why do my tomato plants grow so tall
Testing your soil at the end of each growing season and again before planting in the spring is vital to success with touchy plants like tomatoes. They require a moderate amount of nitrogen, but only during specific parts of their growing cycle. Too much nitrogen during their vegetative growth is detrimental to early production.
A high quality home soil test kit can give you a clue about the amount of nitrogen in the soil by indicating a "low," "moderate" or "high" reading, allowing you to adjust accordingly instead of blindly applying fertilizer.
Often, tomatoes need no additional fertilizer until after fruits are set.
While most seeding flats are just right for getting tomato seeds off to a good start, they can cause problems if the seedlings are not repotted. The shallow cells or trays of seedling starter containers don't allow adequate growth for the tomato plant's sizable root system.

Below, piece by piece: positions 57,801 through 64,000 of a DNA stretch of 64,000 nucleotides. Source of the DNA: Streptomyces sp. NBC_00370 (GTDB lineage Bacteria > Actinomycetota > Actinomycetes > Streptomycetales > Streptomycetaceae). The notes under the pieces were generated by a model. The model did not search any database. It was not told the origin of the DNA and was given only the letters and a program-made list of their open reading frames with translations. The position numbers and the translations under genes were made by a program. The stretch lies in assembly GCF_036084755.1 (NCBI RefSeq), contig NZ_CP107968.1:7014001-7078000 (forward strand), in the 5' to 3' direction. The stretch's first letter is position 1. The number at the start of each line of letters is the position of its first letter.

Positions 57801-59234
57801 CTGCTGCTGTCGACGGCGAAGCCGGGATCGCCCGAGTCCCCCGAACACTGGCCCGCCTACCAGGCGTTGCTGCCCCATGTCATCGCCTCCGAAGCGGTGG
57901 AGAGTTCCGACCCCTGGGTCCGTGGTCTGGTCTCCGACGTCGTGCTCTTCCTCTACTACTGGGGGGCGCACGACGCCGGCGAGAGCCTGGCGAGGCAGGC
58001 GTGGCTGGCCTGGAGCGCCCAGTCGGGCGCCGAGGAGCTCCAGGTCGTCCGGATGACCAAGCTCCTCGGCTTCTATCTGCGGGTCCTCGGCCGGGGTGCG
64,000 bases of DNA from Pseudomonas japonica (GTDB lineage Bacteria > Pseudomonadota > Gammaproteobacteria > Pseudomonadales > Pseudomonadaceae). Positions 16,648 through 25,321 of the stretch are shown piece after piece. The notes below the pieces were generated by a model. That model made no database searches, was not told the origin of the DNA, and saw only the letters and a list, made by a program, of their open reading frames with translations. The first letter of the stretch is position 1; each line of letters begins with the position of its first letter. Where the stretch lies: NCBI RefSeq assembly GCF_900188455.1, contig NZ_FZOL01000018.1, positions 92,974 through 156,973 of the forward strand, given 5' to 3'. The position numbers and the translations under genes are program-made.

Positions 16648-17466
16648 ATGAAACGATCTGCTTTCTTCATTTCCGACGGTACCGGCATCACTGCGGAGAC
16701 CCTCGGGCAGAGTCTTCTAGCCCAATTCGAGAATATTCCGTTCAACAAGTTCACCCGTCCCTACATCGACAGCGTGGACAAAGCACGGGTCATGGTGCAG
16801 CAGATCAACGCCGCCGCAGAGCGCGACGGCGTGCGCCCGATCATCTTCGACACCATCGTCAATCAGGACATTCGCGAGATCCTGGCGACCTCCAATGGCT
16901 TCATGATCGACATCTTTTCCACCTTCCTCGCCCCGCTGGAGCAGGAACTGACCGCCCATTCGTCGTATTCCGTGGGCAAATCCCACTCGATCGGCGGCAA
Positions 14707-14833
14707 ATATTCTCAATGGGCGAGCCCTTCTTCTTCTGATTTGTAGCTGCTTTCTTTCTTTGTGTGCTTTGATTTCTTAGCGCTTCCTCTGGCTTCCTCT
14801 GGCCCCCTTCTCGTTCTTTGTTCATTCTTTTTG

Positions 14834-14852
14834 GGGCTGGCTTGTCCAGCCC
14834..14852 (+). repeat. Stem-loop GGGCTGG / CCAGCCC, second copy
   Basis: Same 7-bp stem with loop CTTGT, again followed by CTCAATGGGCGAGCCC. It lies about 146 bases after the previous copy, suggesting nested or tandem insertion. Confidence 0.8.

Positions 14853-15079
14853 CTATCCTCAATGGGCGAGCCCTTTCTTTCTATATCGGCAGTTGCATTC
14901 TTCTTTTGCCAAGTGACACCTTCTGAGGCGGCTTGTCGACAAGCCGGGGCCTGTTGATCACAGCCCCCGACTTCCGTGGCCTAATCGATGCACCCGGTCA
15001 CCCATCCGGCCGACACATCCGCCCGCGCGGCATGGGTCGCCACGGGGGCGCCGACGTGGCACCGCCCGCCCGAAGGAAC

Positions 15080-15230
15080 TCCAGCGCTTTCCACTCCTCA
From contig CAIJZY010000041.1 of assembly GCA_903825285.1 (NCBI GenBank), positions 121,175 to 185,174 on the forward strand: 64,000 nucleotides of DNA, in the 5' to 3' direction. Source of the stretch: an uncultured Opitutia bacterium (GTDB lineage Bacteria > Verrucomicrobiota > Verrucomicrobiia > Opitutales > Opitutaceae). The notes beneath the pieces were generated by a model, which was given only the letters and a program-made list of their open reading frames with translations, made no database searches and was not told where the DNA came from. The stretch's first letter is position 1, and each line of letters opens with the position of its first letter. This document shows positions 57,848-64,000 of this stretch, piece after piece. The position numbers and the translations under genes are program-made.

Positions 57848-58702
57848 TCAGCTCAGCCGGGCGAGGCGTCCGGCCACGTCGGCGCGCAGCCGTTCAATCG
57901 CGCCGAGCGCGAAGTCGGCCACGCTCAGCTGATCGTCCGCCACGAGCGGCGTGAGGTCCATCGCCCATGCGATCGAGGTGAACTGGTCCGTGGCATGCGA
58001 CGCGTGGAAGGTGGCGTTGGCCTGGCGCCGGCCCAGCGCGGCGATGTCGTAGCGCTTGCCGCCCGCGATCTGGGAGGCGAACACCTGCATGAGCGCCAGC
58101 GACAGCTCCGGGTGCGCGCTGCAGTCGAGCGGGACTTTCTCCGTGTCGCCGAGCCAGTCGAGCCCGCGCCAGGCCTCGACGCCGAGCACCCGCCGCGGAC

When the roots are stunted, tomato plants put their energy into stem production, resulting in legginess. Avoid this syndrome by repotting tomato seedlings at least once.
Experienced growers "pot up" tomato plants from the seedling tray to a small pot after 10 days and from the small pot to a larger 1-quart container after another 10 days. If early summer is especially chilly, a third "potting up" into a gallon container may be called for.
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